Careers in Coffee: Logging Time

By Thomas Hodges, Director of Coffee, Lamill Coffee

I will begin and conclude this brief article with my own coffee-roasting axiom: “There is no substitute for time behind the iron.”

In fact, Malcolm Gladwell’s recent book Outlier even talks about the “ten thousand-hour rule”, stating that it takes ten thousand hours of dedicated practice to achieve mastery of a skill or craft. Research has shown that thoughtful practice does indeed lead to perfection. Traditionally, a master taught artisan crafts to his/her apprentice. It was understood that it would take years to master the craft, but that, once learned, the rewards were great enough to justify the sacrifice and drudgery associated with (for example) gathering the firewood, stoking the kilns, sweeping the shavings, or scouring the toilets and floors. The apprentice knew that opportunity was in store by persevering through repetitive monotony. Today, since we are not manufacturers anymore and have little opportunity to make things, the master and apprentice relationship is seldom seen in action. We should probably begin to rethink how we recruit, train, and then retain skilled artisan craftspeople. Young people are discouraged from practicing crafts as a career choice because today formalized education has a much higher perceived value. It astonishes me to know how many career coffee roasters majored in the arts. Many of us who are established in the business took that path and ended up unemployed with no real outlet for creativity. There is not much of a career path for the artisan today, although the relatively recent advent of trade guilds, (RG, BGA) through the SCAA has helped young artisans in our industry get ahead.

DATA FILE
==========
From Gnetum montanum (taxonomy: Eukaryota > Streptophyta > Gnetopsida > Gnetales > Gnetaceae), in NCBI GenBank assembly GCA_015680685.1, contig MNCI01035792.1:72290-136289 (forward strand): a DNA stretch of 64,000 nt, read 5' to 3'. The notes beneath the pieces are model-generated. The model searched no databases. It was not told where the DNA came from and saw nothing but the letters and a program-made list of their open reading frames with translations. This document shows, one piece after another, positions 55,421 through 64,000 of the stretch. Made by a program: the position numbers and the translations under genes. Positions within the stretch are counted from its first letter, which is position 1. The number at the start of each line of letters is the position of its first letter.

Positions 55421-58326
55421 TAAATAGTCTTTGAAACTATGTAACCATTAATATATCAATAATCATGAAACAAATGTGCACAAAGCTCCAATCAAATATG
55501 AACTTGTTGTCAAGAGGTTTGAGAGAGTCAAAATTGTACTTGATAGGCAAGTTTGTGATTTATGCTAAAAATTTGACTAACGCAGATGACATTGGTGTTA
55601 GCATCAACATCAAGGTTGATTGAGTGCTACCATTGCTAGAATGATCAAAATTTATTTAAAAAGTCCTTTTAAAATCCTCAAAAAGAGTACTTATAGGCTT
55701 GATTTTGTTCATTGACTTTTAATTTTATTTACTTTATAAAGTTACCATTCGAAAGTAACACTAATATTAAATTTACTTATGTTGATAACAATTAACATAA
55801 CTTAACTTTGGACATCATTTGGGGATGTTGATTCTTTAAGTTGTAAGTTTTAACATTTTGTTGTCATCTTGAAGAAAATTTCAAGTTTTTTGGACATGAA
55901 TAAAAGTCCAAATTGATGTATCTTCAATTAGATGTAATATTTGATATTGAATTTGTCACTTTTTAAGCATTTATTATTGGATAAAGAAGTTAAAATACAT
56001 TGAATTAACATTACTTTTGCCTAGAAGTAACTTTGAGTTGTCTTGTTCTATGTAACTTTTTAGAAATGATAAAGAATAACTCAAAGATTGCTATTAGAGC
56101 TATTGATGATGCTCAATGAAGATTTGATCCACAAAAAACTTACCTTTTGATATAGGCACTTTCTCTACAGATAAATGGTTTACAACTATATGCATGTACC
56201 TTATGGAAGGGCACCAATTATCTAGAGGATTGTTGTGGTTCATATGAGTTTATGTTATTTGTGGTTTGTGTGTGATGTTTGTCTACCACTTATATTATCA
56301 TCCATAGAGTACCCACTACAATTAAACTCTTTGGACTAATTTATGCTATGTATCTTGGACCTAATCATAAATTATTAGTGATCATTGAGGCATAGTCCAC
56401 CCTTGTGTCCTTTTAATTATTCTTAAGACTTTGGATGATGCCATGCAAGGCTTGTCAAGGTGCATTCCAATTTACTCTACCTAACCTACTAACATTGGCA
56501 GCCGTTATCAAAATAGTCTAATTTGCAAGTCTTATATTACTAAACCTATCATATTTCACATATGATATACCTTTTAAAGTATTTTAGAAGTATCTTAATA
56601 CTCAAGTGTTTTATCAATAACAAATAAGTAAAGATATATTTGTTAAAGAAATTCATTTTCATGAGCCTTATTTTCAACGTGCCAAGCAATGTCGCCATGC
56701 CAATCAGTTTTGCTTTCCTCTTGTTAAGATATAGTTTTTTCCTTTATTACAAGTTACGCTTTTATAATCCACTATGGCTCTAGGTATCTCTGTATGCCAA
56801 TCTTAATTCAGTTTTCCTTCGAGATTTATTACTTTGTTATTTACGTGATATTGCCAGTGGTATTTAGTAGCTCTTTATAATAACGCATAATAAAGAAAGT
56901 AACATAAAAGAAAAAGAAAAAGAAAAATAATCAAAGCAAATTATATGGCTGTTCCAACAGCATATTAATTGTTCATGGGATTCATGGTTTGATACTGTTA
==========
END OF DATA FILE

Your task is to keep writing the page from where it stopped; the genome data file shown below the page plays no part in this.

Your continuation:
The current generation of passionate young individuals who view themselves as being destined to roast coffee share a pressing need to become the most proficient they can in the shortest amount of time. These self-appointed coffee prodigies demand immediate results and become frustrated when things don’t happen according to their own unrealistic goals. The thinking is that with every tidbit of information available to them within a few keystrokes, one could only imagine that a quick study of roasting science, profiles, and technique, combined with some tweaked out  “popcorn popper” action in the basement would surely lead to mastery of this craft. After all, it’s not rocket science. It’s just coffee. Well, think again. This very attitude will most likely produce frustration and eventually disinterest, and then we’ve lost these enterprising souls, who I have nicknamed “leapfrogs”. How do we identify individuals that might be willing to log the necessary “time behind the iron” to truly master this craft?

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